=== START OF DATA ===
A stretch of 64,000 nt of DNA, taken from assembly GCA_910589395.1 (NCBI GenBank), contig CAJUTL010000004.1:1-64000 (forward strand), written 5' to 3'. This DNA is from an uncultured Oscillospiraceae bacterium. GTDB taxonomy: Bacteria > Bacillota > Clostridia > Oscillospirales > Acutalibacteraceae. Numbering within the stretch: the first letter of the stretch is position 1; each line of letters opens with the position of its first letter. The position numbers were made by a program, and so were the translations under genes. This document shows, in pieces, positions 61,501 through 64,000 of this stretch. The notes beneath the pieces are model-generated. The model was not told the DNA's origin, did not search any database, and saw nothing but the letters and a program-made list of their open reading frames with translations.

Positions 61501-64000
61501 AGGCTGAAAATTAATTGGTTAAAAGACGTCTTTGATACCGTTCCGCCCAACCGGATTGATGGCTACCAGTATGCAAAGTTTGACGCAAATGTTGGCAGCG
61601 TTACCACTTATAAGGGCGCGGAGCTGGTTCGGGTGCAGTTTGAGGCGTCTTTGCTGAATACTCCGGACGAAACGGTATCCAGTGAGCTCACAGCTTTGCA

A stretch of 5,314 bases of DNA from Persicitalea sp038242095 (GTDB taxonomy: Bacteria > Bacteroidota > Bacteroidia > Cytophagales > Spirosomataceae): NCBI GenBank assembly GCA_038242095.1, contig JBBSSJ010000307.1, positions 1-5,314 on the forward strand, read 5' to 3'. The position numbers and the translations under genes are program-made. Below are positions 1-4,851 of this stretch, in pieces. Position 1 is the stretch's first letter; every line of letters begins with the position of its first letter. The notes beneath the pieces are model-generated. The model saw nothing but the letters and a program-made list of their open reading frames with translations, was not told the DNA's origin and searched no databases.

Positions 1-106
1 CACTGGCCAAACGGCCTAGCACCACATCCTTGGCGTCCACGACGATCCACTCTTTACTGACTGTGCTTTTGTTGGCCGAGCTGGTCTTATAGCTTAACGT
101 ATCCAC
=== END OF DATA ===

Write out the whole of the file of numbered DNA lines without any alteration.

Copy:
A stretch of 64,000 nt of DNA, taken from assembly GCA_910589395.1 (NCBI GenBank), contig CAJUTL010000004.1:1-64000 (forward strand), written 5' to 3'. This DNA is from an uncultured Oscillospiraceae bacterium. GTDB taxonomy: Bacteria > Bacillota > Clostridia > Oscillospirales > Acutalibacteraceae. Numbering within the stretch: the first letter of the stretch is position 1; each line of letters opens with the position of its first letter. The position numbers were made by a program, and so were the translations under genes. This document shows, in pieces, positions 61,501 through 64,000 of this stretch. The notes beneath the pieces are model-generated. The model was not told the DNA's origin, did not search any database, and saw nothing but the letters and a program-made list of their open reading frames with translations.

Positions 61501-64000
61501 AGGCTGAAAATTAATTGGTTAAAAGACGTCTTTGATACCGTTCCGCCCAACCGGATTGATGGCTACCAGTATGCAAAGTTTGACGCAAATGTTGGCAGCG
61601 TTACCACTTATAAGGGCGCGGAGCTGGTTCGGGTGCAGTTTGAGGCGTCTTTGCTGAATACTCCGGACGAAACGGTATCCAGTGAGCTCACAGCTTTGCA

A stretch of 5,314 bases of DNA from Persicitalea sp038242095 (GTDB taxonomy: Bacteria > Bacteroidota > Bacteroidia > Cytophagales > Spirosomataceae): NCBI GenBank assembly GCA_038242095.1, contig JBBSSJ010000307.1, positions 1-5,314 on the forward strand, read 5' to 3'. The position numbers and the translations under genes are program-made. Below are positions 1-4,851 of this stretch, in pieces. Position 1 is the stretch's first letter; every line of letters begins with the position of its first letter. The notes beneath the pieces are model-generated. The model saw nothing but the letters and a program-made list of their open reading frames with translations, was not told the DNA's origin and searched no databases.

Positions 1-106
1 CACTGGCCAAACGGCCTAGCACCACATCCTTGGCGTCCACGACGATCCACTCTTTACTGACTGTGCTTTTGTTGGCCGAGCTGGTCTTATAGCTTAACGT
101 ATCCAC